I’ve heard people compare Ed Key and David Kanaga’s Proteus to many things this year: an acid trip, a patchwork of pixels, tantric sex and most peculiarly, a mash-up of Minecraft and Halo. But for me there’s a far better comparison to be drawn than any of these, one that sums up my relationship with this often abstruse videogame better than any other: that of the semi-frozen sugar syrup, sorbet.
Hear me out.
Sorbet is a simple, unassuming dessert, constructed of little more than flavored water and sugar, frozen and blended. Similarly, Proteus is a simple and unassuming videogame, constructed of little else than pastel pixels and polygonal landscapes, composed and randomized. Sorbet lacks the lavish extravagance of its dairy-based brethren, ice cream, much like Proteus eschews the frivolity of the bump-mapped, high-resolution textures adorning its peers, instead opting for light, retro-styled cell shading.
Both of these creations have a decided simplicity to their appeal: sorbet isn’t a grandiose display of culinary extravagance, but a humble solidified ball of the most common liquid molecule on earth. And just as sorbet proves that simple food can be delicious, Proteus is a poignant reminder that simplicity in videogame design is a powerful tool, demonstrating that photorealism isn’t necessarily the pathway to emotional resonance, that discovery in videogames is often most powerful when left to occur organically and that games can be equally if not more affecting as simple experiences than as difficult challenges.
They’re both fulfilling, and yet not too filling. But it’s more than just the congruity of their aesthetics, design and feel that leads me to this comparison; there’s a deeper similarity lying beneath the surface of each. I liken Proteus to sorbet, not just because of its granular complexion or its pale hues, but because I find it to be something of a videogame palate cleanser.
Just as one would use a sorbet to remove the cloying filth of excess fats and proteins following a gluttonous meal, I find myself, time and time again, drawn to the cleansing tranquility of Proteus after the meatier dishes of 2012’s videogame release calendar. The Darkness 2, Mass Effect 3, Prototype 2, Resident Evil 6 and now Dishonored have all been followed by a healthy dose of wandering through Proteus’ refreshing, relaxing landscapes.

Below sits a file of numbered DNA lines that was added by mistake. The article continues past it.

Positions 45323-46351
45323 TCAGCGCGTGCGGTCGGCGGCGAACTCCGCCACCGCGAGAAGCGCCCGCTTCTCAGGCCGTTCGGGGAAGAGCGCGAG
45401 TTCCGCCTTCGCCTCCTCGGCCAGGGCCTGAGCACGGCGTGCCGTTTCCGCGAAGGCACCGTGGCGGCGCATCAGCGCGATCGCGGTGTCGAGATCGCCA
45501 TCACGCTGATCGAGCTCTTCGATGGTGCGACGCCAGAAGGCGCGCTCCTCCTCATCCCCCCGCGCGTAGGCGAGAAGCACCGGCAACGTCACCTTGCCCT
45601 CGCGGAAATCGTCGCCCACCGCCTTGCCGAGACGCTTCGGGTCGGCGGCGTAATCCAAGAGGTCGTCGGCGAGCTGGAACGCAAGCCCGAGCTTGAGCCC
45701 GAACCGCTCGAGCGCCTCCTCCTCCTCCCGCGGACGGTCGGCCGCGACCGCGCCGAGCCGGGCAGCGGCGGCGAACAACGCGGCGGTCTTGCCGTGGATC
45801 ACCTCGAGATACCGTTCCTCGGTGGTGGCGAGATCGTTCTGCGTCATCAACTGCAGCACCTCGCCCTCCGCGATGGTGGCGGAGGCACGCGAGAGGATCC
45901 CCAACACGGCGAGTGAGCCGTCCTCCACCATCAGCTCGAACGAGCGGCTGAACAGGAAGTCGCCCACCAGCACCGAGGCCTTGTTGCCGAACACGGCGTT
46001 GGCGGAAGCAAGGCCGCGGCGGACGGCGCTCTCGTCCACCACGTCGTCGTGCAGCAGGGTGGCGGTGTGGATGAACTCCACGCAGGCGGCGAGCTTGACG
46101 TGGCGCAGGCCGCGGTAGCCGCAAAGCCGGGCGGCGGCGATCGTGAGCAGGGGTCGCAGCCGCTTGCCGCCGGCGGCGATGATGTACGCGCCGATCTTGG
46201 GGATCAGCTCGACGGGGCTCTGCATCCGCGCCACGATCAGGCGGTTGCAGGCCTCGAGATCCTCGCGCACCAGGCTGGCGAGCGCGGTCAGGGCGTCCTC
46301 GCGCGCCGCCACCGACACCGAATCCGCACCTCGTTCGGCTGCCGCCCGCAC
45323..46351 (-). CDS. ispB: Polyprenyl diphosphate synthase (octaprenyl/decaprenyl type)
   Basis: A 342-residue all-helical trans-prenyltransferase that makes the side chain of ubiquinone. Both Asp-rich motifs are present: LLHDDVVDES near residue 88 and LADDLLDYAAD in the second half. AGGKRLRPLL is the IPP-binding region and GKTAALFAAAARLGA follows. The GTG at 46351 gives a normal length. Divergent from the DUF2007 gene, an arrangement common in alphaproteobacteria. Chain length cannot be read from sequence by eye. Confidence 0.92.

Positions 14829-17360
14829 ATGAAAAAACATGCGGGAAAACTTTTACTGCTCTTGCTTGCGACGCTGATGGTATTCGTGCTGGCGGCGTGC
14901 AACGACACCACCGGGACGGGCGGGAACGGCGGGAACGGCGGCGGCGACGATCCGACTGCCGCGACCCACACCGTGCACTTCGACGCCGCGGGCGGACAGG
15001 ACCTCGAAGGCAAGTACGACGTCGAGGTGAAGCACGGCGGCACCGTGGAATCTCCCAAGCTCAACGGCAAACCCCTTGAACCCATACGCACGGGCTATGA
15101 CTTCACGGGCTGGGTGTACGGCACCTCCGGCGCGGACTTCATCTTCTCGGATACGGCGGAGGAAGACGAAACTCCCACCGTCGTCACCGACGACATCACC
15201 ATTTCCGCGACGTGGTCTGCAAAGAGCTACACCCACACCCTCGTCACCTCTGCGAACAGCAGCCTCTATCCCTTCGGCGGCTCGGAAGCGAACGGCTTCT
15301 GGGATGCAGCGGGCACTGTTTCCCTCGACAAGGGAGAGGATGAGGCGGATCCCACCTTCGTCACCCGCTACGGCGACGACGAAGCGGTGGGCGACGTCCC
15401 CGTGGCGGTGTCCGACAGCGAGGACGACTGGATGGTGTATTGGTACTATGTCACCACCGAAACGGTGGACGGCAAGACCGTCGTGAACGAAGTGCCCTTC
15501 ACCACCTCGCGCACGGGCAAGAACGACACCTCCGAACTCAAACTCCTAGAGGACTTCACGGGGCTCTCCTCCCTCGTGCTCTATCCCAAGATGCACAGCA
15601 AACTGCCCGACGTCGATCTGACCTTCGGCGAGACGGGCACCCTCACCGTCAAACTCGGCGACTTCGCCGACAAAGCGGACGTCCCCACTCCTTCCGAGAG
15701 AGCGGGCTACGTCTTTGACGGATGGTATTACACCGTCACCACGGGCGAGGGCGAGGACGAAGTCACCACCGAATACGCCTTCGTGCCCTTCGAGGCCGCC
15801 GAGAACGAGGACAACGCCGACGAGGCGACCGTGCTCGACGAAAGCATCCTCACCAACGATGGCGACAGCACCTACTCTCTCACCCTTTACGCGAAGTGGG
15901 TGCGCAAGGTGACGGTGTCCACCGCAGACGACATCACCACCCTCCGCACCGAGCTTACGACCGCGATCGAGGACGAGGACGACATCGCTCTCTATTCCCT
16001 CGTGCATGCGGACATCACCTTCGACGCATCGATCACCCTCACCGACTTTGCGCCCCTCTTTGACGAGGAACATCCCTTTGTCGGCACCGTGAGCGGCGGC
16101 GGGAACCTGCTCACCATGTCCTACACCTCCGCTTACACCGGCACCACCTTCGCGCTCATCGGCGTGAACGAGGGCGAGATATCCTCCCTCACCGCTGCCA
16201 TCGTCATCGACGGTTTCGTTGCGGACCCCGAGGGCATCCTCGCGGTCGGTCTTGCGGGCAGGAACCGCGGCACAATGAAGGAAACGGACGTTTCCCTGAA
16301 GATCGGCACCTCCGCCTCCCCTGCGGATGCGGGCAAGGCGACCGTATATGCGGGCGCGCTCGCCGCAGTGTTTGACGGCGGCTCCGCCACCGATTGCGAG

Rarely have I returned to a game as consistently since first playing it just to experience an atmosphere. But I wander back into Key and Kanaga’s experientially erudite universe time and time again to wash away the accumulated excess of complex mechanics, frustrating deaths and difficult puzzles that constitute modern big-budget videogames, just to bathe in the simple clarity of pixelated polygonal art at its finest.
Proteus recharges my appetite for videogame exploration; all there is to do is wander and discover random little events at your own pace, and whether it’s a leaping frog, harmonizing plants, a shuffling cast of crabs or a beautiful aurora, there’s always something to happen across, something to put a smile on your face and something that fits perfectly with the soothing ambiance of David Kanaga’s electro-synth.
More than any other adventure since Wind Waker, Proteus captures the essence of what makes exploration in videogames special for me – getting lost in the joy of innocent discovery. On a less allegorical level, maybe that’s why I associate Proteus with sorbet.
When I was a child, my mother would make me and my brother her own homemade style of sorbet as a cooling summer treat. She’d mix two glugs of cordial and some mashed-up fruit with a full pint of water, place it into a freezer mold for a couple of hours and once set, break it down into tiny crystals. It was hardly a culinary pièce de résistance, but it was still a delicious snack I would often enjoy on a warm day before galloping off into the fields of the farm I grew up on to explore the land and wildlife (in between my explorations of Hyrule, of course).
Both Proteus and sorbet remind me of a time when everything was a discovery waiting to happen, when venturing out into the wilderness brought new and wondrous experiences, evoking questions about what surprises awaited over each hill.
Now, as an adult, I find there’s less to discover in the world as innocence drains from the horizon, but playing Proteus is a consistent reminder of those halcyon sugary-ice-fueled summer days spent exploring, one that consistently renews my appetite for adventure, washes away my videogame fatigue and lets me view the world with simpler, more magical eyes as we all once did. And as it turns out, it looked a bit like sorbet.